Alexandria: Final Mayoral Debate

Alexandria: Final Mayoral Debate

Final Mayoral Debate ends on a civil note.

Mayoral candidates Allison Silberberg, William Euille, and Kerry Donley

Mayoral candidates Allison Silberberg, William Euille, and Kerry Donley Photo by Vernon Miles.

Attendees to the June 2 Democratic Primary Debate, one week before the primary, hoping to see sparks fly between the mayoral candidates may have left disappointed. While previous debates had commonly featured spats between the three candidates, the final debate saw none of the sharp accusations.

Mayor William Euille and Vice Mayor Allison Silberberg noticeably shifted the focus of the campaign rhetoric. Silberberg, whose major campaign focus has been balancing development in Old Town with preserving the local history, referenced growing Alexandria’s commercial tax base as her highest priority.

At one point, Euille was asked not to reference the Potomac Yard Metro Development by moderator Julie Carey, which has been one of the major cornerstones of the mayor’s reelection campaign. Instead, Euille said housing affordability in Alexandria was his number one priority. Between 2000 and 2010, Alexandria lost 8,368 units of affordable housing. There is currently a 6,952 person waiting list for public housing and a 7,840 waiting list for housing vouchers. Euille stated that, if reelected, he would make sure there is adequate affordable housing stock available in Alexandria, and cited over 40 new units of affordable housing at the new Potomac Yard Fire Station.

Like Silberberg, former Mayor Kerry Donley said his top priority as mayor would be diversifying the commercial tax base to improve the city’s financial infrastructure. The closest the debate came to targeting other candidates was Donley’s reference to the failure to properly staff and equip Fire Station 210 as a sign of the city’s mismanagement.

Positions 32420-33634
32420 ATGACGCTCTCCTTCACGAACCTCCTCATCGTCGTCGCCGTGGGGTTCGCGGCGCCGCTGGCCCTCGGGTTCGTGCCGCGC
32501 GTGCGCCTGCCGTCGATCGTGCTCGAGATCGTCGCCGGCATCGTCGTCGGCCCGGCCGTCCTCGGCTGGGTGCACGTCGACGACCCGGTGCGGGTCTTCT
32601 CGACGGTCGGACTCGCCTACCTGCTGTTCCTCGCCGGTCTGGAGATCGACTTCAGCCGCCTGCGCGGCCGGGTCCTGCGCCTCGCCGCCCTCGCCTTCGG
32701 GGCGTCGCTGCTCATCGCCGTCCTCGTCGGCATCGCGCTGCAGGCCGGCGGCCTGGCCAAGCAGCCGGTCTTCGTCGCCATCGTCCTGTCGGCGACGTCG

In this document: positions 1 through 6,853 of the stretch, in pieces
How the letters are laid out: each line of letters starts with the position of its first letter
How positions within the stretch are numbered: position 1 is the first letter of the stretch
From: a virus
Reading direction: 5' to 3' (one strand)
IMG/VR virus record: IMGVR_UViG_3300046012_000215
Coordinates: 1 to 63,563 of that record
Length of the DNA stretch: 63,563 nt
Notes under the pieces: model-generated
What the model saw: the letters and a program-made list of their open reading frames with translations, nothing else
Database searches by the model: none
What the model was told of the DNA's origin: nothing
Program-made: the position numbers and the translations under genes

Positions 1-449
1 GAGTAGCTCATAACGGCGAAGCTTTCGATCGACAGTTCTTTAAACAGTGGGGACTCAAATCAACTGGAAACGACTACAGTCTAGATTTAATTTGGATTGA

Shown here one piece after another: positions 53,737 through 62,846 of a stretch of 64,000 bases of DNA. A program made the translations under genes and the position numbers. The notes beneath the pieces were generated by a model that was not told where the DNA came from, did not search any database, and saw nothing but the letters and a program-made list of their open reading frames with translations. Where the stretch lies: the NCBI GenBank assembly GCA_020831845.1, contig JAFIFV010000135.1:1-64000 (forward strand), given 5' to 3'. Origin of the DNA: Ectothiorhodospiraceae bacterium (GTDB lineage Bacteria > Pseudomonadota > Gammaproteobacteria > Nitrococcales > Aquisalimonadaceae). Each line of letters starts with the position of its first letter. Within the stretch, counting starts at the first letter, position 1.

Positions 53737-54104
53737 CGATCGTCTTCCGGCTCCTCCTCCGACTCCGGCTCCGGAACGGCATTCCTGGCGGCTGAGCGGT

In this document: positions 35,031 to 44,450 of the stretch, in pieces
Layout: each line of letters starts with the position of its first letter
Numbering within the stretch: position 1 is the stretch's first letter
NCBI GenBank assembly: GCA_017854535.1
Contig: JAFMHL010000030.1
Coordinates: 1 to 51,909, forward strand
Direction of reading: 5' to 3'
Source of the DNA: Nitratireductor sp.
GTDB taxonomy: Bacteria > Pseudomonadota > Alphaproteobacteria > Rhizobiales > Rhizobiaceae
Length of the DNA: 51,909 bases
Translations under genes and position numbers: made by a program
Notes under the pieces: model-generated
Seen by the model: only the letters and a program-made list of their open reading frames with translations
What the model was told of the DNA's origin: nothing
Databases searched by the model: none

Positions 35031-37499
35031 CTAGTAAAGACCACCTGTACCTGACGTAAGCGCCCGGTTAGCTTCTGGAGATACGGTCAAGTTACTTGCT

The three candidates held varied stances on transportation and traffic priorities. For Euille, the city’s focus needed to be on multimodal transit and interconnectivity across Alexandria. While avoiding reference to the Potomac Yard development, Euillle also cited his role on the creation of the King Street Trolley.

Donley said the Carlyle area of Alexandria serves as an example of his transportation policy.

Silberberg said her biggest concern regarding transportation in Alexandria is cut-through traffic on streets like Duke and Russell Road. In particular, Silberberg said she’s heard complaints from local residents that cars with Maryland and D.C. license plates tend to speed through these neighborhoods. With regard to mass transit in Alexandria, Silberberg said she supported Bus Rapid Transit (BRT) development, but said the wise course of action would be to hold off on further investment in BRT until the City Council can receive a comprehensive report on the financial sustainability of the existing Route 1 BRT.

While all of the candidates agreed that Alexandria Public Schools face an overcrowding crisis, candidates differed on the strategies to increase school capacity and the role of the mayor in this. Donley stated that the City Council needs to invest more heavily in the school’s operating and capital budgets.

For Silberberg, however, any increase in funding to the School Board needed to be met with greater levels of accountability and transparency. To address capacity, Silberberg proposed looking into converting the Nannie J Lee Memorial Recreation Center back into a school.

Euille said his relationship with the School Board is already a collaborative one and, to address enrollment growth, the schools need to identify potential sites for new building additions.

Asked about mistakes they made in office, both Euille and Silberberg said they had no regrets about any of their votes or policy decisions. Donley admitted that his one regret was not a high-impact mistake, but he said he wished that, when the Confederate statue on Prince Street and Washington Boulevard was knocked over in a car accident, he’d taken the opportunity as mayor to look into moving it to a less central part of the city, saying that it wasn’t representative of contemporary Alexandria values and was also a traffic hazard at its current location

As the debate finished, the candidates shook hands and exchanged messages of support with one another. The mayoral debate was followed by a brief debate between candidates running for the 45th District delegate seat.

“I’m undecided,” said Alexandria resident Uve Hodgins. “I came here not knowing who to vote for, but I lke to see competition in candidates.”

Hodgins said that her biggest issue in the campaign is infrastructure development, but said that she knew that it can be a double edged sword. Hodgins said, with a week left before the election, she’s going to reread the local newspapers for articles on the election before making her decision.